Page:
The birth of punk in the mid-'70s put a dividing line between itself and everything that came before it. However, Jimmy Page didn't feel that way. In a new interview, he praised the group that drew that line, the Sex Pistols.

"I liked the Sex Pistols’ music," he told the Guardian. "I thought it was superb. I liked it but that didn’t mean to say I was going to give up on the way I was going – but you do, you appreciate other music along the way. You could see the link back to Eddie Cochran, but I don’t want to take anything away from what they did, or try and link it into something else – that’s almost as annoying as people trying to link Led Zeppelin into something. It was just really good music."

Another punk group Page admired was the Damned, saying that he even attended one of their concerts with his lead singer. "I went to hear the Damned," he noted, "and Robert [Plant] came along – the two of us went to see the Damned here in London. He’d probably run a mile from something like that now, but I’d still embrace it."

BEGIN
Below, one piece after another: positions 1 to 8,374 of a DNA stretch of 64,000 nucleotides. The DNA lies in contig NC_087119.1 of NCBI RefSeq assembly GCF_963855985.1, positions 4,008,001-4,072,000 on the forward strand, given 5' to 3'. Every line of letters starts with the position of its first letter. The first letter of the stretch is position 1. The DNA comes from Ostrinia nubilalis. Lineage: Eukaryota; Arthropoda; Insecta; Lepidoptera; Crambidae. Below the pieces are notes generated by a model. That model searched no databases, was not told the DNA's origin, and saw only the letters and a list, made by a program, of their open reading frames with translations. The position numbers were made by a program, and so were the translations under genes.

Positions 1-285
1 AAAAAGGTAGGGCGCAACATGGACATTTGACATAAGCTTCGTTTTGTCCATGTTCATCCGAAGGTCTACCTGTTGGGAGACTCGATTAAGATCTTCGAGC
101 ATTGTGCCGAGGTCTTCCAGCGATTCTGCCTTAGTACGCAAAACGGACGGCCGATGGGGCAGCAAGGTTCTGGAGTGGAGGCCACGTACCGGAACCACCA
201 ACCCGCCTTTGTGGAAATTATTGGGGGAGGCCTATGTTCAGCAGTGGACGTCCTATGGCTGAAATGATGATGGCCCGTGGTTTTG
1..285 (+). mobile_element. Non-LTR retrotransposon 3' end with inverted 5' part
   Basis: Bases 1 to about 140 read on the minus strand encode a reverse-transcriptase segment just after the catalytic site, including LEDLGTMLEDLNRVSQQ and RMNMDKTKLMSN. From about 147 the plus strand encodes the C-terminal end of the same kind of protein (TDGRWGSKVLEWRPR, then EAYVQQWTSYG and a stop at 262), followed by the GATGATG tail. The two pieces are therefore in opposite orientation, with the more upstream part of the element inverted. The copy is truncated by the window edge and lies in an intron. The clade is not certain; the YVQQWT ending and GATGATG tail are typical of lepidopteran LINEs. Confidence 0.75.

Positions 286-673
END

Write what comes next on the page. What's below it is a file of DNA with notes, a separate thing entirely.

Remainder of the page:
While the first wave of British punks wanted to establish a new hierarchy and overthrow groups like Led Zeppelin, Page said that they had no effect on the group. "Here’s where it goes with Led Zeppelin," he continued. "It didn’t matter what was going on around us, because the character of Led Zeppelin’s music was so strong."

Next week, Led Zeppelin will put out the reissues of their last three albums, Presence, In Through the Out Door and Coda. Page more or less admitted that this is the end of the line for him with the group, stating, “This is closure, if you want to use that word, on the recording world, the studio world of Led Zeppelin."

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